Anything you can do to keep that wall from vibrating will attenuate that particular coupled sound even more, but even if my calculations are wrong, the attenuation is 14 dB, and look at the next paragraph.


You probably will have more of a problem with the fact that the floor joists, and any drywall you put on them, will be acted on directly by the moving air, just as that wall was. Because the sound's effect literally has to go around a corner for that wall to move the floor joists, and the sound goes directly to the floor joists above the room, worry first about rigidifying the floor joists, second about adding mass to them to make them harder to vibrate, third about how thick the door is at the top of the basement stairs, fourth how well that door seals, fifth whether you have any vents from the basement crawl space to the outdoors, and maybe after that worry about the inside walls being coupled to the ceiling.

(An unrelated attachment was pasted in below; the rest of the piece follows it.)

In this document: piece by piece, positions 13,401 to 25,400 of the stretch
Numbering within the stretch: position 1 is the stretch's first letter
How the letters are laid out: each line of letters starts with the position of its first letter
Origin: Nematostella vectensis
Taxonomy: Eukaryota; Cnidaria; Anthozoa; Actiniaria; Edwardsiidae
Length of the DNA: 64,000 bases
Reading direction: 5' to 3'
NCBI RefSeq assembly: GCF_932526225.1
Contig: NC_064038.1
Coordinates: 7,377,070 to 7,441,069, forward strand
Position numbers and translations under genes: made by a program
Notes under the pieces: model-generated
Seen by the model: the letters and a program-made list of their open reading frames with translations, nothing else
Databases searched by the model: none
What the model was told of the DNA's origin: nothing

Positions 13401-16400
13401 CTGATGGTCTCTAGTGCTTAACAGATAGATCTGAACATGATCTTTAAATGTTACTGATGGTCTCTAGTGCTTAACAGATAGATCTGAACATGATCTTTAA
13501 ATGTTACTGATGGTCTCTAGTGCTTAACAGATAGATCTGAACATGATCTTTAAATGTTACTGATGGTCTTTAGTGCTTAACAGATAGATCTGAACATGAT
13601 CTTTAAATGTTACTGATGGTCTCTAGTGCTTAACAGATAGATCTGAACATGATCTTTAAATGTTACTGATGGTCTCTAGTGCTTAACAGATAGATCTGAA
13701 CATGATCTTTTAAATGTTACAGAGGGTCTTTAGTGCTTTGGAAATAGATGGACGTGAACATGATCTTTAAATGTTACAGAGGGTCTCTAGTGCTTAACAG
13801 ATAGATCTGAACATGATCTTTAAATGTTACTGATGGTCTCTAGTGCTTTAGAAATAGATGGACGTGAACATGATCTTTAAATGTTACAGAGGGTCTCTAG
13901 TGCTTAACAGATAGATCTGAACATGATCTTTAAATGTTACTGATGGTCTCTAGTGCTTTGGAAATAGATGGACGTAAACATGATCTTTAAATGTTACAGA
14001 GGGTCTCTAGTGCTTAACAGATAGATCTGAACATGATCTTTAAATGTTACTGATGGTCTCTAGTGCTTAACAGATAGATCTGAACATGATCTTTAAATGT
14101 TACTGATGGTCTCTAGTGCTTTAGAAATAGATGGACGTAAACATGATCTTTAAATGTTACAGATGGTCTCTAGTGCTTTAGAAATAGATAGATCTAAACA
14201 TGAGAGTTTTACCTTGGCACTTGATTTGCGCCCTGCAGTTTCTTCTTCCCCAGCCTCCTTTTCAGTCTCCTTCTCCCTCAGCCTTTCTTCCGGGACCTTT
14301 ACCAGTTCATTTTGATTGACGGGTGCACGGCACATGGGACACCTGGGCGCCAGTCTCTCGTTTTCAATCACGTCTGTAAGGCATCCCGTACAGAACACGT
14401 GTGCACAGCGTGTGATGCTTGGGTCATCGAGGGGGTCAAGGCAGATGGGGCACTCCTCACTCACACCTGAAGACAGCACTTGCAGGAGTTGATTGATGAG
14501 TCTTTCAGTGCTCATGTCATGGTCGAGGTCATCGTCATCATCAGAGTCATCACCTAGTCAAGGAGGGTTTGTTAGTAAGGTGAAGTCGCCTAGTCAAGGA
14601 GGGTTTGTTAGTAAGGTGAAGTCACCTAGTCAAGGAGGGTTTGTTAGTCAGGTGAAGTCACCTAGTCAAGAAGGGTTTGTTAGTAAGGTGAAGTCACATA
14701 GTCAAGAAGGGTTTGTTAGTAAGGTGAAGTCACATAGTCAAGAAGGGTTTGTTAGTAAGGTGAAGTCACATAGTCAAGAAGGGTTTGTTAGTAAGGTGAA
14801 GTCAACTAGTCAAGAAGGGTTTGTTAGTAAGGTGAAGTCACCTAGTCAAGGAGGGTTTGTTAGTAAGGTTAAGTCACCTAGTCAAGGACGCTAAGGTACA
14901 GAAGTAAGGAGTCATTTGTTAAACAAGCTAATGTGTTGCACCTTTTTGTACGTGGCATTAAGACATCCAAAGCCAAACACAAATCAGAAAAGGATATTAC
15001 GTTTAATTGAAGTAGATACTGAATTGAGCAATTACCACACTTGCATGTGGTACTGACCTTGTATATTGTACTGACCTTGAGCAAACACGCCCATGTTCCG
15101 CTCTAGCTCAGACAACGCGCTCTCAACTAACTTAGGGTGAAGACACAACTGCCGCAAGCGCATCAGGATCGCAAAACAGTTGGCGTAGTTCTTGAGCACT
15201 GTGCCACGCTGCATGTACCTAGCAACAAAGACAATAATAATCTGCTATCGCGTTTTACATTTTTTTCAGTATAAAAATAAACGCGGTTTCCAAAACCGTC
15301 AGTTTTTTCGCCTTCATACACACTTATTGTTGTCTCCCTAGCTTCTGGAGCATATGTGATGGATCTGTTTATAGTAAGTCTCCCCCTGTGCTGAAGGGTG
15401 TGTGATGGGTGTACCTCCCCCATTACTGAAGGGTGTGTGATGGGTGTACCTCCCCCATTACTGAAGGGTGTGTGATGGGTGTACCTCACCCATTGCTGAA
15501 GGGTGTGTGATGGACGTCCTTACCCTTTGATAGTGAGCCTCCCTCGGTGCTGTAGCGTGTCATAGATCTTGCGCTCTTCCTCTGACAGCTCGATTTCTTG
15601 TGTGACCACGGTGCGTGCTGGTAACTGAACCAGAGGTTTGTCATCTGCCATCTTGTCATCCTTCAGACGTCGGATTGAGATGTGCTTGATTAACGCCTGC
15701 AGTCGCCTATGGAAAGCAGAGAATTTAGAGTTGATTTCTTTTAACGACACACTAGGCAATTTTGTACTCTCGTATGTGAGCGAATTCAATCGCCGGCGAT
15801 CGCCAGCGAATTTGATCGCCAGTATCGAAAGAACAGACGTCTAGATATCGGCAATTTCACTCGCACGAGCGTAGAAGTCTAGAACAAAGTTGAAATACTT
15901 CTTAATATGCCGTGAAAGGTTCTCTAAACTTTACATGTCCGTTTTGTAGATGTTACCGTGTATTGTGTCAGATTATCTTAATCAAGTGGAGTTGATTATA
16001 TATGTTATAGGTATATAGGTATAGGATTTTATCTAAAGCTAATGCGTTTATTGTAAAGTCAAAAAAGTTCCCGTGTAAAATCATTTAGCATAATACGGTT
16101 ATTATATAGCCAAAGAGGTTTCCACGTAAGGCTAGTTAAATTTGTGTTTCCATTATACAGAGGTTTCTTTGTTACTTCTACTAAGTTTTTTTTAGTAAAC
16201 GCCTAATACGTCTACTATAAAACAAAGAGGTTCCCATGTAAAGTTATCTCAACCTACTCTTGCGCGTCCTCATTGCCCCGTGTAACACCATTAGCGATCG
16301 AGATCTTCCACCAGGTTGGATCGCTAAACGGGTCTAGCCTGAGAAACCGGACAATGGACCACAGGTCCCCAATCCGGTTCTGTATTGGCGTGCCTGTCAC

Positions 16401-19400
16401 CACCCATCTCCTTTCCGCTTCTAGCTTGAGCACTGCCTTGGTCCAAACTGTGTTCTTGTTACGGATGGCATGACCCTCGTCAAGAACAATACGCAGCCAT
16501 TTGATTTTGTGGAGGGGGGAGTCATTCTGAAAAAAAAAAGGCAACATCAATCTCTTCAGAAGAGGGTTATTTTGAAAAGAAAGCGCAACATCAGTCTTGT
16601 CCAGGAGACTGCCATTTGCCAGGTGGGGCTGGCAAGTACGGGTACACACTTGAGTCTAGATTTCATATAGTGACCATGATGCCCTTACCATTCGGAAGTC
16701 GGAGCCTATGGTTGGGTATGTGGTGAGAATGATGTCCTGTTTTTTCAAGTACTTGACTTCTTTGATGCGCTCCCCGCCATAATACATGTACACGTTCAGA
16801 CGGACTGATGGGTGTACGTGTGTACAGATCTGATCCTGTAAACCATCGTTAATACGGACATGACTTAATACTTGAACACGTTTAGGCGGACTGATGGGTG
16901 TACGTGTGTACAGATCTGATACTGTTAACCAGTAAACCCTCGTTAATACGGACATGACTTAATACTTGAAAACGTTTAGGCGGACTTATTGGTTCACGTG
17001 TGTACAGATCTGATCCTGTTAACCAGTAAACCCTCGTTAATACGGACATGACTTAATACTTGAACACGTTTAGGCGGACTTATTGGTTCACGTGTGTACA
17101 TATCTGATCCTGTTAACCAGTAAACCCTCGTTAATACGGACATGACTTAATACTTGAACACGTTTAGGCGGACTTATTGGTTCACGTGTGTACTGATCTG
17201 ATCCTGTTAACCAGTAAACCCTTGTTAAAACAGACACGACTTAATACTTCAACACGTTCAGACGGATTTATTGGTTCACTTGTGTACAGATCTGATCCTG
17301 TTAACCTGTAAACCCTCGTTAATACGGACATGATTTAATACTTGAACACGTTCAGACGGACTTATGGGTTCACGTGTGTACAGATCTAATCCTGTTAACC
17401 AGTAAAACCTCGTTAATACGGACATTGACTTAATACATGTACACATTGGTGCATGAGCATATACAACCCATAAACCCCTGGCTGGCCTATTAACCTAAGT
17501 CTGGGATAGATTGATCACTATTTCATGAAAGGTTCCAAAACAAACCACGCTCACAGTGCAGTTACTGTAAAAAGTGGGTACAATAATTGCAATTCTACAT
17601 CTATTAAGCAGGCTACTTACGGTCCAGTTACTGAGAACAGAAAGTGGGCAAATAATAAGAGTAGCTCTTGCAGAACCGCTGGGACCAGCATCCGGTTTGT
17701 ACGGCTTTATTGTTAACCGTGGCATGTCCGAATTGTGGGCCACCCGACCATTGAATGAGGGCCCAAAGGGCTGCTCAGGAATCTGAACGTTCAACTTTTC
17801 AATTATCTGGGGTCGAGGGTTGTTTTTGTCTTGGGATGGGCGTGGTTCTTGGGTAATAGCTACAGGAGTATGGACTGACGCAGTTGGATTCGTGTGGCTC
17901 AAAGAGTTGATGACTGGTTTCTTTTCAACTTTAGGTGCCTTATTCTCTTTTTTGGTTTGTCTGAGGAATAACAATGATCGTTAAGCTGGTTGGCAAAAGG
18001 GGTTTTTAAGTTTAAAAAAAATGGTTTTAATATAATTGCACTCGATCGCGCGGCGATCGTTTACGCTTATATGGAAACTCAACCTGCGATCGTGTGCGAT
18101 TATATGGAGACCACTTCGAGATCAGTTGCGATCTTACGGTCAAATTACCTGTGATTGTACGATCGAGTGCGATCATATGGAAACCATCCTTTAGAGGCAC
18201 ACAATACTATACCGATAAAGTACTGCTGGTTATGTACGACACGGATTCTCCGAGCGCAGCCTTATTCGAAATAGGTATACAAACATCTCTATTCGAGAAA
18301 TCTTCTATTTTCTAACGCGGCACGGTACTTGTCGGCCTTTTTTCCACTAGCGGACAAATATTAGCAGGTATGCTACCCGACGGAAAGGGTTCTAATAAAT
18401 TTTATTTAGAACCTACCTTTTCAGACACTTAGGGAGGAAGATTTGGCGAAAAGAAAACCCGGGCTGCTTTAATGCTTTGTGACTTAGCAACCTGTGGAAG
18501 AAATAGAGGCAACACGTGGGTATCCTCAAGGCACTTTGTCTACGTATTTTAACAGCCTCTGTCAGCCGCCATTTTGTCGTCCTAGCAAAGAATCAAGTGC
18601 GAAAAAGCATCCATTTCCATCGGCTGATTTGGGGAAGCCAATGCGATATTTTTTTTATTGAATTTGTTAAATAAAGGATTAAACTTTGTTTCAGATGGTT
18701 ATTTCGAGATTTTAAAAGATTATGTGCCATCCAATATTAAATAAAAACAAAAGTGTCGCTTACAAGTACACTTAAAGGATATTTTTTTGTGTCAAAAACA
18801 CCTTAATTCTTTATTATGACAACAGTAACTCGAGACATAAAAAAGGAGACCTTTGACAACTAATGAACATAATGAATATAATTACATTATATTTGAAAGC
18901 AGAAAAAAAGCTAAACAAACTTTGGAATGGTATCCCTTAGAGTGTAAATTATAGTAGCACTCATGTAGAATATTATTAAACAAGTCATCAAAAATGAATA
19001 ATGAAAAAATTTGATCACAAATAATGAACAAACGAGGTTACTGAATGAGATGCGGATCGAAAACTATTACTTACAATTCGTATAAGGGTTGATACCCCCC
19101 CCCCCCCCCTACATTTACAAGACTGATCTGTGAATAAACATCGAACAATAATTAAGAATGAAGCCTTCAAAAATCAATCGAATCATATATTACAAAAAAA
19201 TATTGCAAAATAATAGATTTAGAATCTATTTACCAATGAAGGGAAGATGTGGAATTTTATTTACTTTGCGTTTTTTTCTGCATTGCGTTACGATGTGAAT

Okay, time for a joke based on fact. You could greatly attenuate the effect of the sound on the actual floor joists by running a 4x4 at the center of the room from the ceiling joists to the basement floor. Assuming the basement floor is concrete, that is.


I'm from Southern California, where a basement is either a crawl space (90% of them) or a room up to six feet by eight feet, crammed with heaters and stuff (9 1/2% of them), so forgive me if I don't seem to have imagined your space properly.
 

·
Registered
Joined
·
40 Posts
Quote:
Originally posted by Jeraden